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The University of Central Florida has moved into the ranks of the top 25 public universities in the nation for patents granted, according to the latest report from the National Academy of Inventors (NAI).

UCF secured 63 patents in 2022, ranking it No. 52 in the world and No. 23 among public universities in the nation, as shown in the annual Top 100 Worldwide Universities Granted U.S. Utility Patent rankings report released this week.

This places the university ahead of leading public and private institutions such as Yale University (61 patents), Carnegie Mellon University (59 patents), the University of North Carolina at Chapel Hill (49 patents) and Florida State University (33 patents).

This is the 10th year that UCF has ranked in the top 100 universities in the world for patents, and the new ranking represents an eight-spot jump from last year’s worldwide ranking.

“I continue to be impressed by the sustained technology development of our UCF researchers — placing UCF among the top 25 public universities in the U.S. for patents granted and surpassing many other prestigious institutions,” says Winston Schoenfeld, UCF’s interim vice president for research and innovation. “UCF’s consistent top rankings over the last decade demonstrate our strong dedication as a research institution to innovation and translation for societal benefit.”

Svetlana Shtrom, director of UCF’s Office of Technology Transfer, says UCF is very strategic in selecting inventions for patent protection to ensure fiscal responsibility and to maximize the potential of receiving impactful patents.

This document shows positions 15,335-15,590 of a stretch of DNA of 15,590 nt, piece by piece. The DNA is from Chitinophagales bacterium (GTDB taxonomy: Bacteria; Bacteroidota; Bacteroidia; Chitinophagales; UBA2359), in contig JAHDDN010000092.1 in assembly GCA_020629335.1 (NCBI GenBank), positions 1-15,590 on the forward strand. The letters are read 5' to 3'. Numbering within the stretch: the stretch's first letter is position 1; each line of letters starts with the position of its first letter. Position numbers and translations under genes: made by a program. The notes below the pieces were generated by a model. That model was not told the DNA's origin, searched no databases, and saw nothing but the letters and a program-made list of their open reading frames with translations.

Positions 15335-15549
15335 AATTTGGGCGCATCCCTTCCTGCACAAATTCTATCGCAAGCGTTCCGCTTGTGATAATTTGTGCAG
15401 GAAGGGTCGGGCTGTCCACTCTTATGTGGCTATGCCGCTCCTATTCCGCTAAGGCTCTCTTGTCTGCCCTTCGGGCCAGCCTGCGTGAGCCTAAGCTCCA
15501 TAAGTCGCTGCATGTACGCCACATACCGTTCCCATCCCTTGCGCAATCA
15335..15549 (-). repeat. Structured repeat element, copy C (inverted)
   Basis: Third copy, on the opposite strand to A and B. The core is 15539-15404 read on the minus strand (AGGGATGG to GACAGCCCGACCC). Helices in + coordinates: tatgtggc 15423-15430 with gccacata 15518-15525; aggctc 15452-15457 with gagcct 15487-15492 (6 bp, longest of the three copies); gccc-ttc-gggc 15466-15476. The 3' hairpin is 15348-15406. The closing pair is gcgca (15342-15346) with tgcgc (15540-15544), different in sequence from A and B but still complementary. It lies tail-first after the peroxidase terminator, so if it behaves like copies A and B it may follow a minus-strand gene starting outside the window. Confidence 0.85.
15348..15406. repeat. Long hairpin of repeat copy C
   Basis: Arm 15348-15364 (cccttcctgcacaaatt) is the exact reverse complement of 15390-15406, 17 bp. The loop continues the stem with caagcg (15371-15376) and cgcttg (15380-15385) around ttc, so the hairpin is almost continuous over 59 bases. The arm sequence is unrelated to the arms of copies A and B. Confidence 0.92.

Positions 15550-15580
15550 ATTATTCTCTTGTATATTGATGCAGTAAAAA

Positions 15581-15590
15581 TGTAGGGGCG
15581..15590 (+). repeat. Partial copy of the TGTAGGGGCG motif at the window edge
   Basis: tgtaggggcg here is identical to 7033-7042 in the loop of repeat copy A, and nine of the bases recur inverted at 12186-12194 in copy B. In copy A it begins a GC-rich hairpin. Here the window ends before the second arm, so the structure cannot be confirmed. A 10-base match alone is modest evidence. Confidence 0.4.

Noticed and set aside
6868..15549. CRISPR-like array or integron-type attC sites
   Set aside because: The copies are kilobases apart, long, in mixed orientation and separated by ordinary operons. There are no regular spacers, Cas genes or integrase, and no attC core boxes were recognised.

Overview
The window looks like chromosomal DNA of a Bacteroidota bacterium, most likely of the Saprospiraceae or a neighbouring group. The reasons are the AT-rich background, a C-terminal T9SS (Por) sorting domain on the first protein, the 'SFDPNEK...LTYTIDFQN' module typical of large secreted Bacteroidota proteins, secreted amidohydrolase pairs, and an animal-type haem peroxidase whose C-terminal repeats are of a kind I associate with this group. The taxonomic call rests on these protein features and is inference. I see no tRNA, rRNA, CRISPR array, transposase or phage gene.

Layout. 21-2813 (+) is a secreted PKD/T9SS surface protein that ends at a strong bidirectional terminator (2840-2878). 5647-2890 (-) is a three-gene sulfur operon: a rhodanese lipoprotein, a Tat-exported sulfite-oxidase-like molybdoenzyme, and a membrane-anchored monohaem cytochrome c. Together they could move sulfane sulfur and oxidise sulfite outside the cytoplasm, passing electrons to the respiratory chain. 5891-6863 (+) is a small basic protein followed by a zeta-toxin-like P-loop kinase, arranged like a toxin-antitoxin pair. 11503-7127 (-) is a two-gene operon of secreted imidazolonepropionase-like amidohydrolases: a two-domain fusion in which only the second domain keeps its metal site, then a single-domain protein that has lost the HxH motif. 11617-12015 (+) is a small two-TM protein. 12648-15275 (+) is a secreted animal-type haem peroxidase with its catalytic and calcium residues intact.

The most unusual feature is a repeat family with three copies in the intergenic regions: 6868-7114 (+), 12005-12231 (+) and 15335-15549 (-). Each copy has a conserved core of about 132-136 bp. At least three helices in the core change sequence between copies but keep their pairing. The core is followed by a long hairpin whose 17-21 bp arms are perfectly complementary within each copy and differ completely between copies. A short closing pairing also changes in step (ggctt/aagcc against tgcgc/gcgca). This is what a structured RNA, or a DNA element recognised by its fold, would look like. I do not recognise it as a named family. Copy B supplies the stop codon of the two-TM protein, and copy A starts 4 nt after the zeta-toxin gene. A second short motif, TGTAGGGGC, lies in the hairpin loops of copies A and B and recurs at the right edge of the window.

“Not every invention results in a patent,” Shtrom says. “For an invention to be patentable, it must be deemed by the United States Patent and Trademark Office to be novel, nonobvious and useful. UCF’s success in receiving patents reflects the depth of the university’s research and the commitment of its researchers to seek solutions to pressing problems, identify the most efficient and effective methods, and reach beyond the well-established standards to create impactful innovations.”

Here are a few of the UCF inventions that led to patents in 2022:

Interdigitated Electrodes For In vitro Analysis of Cells

Lead researcher: Swaminathan Rajaraman, associate professor, NanoScience Technology Center

This invention is a new tool that enables electrical and optical analysis of single cells and cell networks. It combines the simplicity of an interdigitated electrode (IDE) with the sophistication of plasmonics for in vitro biosensing applications. The invention may be used in applications such as in vitro drug development, single-cell analysis, toxicity testing and organ-on-a-chip models.

UCF is actively seeking licensing partners for this technology.

Sudipta Seal in his lab

Cerium Oxide Nanoparticle Compositions and Methods

Lead researcher: Sudipta Seal, Pegasus Professor and chair of the Department of Materials Science and Engineering

This invention is a wet chemical synthesis process for fabricating cerium nanoparticles (CNPs) used in biomedical applications. With the UCF technology, companies can create CNPs that have the same material but comprise different properties. In one example application, the CNPs can be used to develop therapeutics to treat radiation exposure.

UCF is actively seeking licensing partners for this technology.

About the Rankings

The NAI has released the rankings based on calendar year data provided by the United States Patent and Trademark Office (USPTO) since 2013.

The NAI is a member organization comprising U.S. and international universities, and governmental and nonprofit research institutes, with more than 4,000 individual inventor members and fellows spanning over 250 institutions worldwide. It was founded in 2010 to recognize and encourage inventors with patents issued from the USPTO, enhance the visibility of academic technology and innovation, encourage the disclosure of intellectual property, educate, and mentor innovative students, and translate the inventions of its members to benefit society.

Written by Robert Wells for UCF Today.